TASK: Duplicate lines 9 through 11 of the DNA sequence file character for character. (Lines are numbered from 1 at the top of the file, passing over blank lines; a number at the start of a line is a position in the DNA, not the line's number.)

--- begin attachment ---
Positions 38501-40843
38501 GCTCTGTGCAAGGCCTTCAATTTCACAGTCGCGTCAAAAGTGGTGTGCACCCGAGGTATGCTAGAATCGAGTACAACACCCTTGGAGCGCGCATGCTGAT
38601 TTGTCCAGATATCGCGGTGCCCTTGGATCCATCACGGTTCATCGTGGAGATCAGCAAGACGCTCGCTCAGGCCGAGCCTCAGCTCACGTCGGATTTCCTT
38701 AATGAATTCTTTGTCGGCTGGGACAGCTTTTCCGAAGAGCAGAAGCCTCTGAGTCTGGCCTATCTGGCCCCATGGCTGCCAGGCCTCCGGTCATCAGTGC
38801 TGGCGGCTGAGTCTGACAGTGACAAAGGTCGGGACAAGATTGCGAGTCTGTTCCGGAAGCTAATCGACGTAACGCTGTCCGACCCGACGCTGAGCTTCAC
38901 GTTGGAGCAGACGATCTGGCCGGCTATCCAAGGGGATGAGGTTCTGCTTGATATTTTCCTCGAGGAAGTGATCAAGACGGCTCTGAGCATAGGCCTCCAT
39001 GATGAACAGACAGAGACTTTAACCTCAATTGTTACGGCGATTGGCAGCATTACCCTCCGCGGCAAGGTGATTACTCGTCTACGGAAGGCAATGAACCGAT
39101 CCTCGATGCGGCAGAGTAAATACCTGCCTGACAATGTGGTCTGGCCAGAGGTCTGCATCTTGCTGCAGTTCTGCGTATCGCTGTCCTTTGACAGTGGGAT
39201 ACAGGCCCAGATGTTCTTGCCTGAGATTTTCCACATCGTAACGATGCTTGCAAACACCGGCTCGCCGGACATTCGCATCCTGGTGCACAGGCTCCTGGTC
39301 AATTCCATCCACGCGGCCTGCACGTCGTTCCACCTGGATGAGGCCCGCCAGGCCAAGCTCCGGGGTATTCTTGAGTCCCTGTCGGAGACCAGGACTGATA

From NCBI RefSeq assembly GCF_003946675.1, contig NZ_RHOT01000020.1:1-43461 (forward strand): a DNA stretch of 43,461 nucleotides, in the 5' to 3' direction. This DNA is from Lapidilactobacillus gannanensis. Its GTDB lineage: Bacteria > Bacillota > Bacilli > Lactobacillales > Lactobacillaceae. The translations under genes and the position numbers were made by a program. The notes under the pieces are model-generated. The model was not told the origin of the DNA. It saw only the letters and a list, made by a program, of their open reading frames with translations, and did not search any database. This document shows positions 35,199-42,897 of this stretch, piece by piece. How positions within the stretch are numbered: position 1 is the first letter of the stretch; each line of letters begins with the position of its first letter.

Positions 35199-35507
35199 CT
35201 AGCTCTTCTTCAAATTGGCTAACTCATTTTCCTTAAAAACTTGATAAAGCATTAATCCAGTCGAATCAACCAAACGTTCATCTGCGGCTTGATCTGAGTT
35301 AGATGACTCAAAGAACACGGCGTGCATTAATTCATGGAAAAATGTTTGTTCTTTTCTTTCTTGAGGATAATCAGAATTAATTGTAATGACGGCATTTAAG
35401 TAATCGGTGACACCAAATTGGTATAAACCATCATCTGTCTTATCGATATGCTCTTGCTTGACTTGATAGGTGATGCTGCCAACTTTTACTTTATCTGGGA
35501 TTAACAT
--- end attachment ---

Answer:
39201 ACAGGCCCAGATGTTCTTGCCTGAGATTTTCCACATCGTAACGATGCTTGCAAACACCGGCTCGCCGGACATTCGCATCCTGGTGCACAGGCTCCTGGTC
39301 AATTCCATCCACGCGGCCTGCACGTCGTTCCACCTGGATGAGGCCCGCCAGGCCAAGCTCCGGGGTATTCTTGAGTCCCTGTCGGAGACCAGGACTGATA

From NCBI RefSeq assembly GCF_003946675.1, contig NZ_RHOT01000020.1:1-43461 (forward strand): a DNA stretch of 43,461 nucleotides, in the 5' to 3' direction. This DNA is from Lapidilactobacillus gannanensis. Its GTDB lineage: Bacteria > Bacillota > Bacilli > Lactobacillales > Lactobacillaceae. The translations under genes and the position numbers were made by a program. The notes under the pieces are model-generated. The model was not told the origin of the DNA. It saw only the letters and a list, made by a program, of their open reading frames with translations, and did not search any database. This document shows positions 35,199-42,897 of this stretch, piece by piece. How positions within the stretch are numbered: position 1 is the first letter of the stretch; each line of letters begins with the position of its first letter.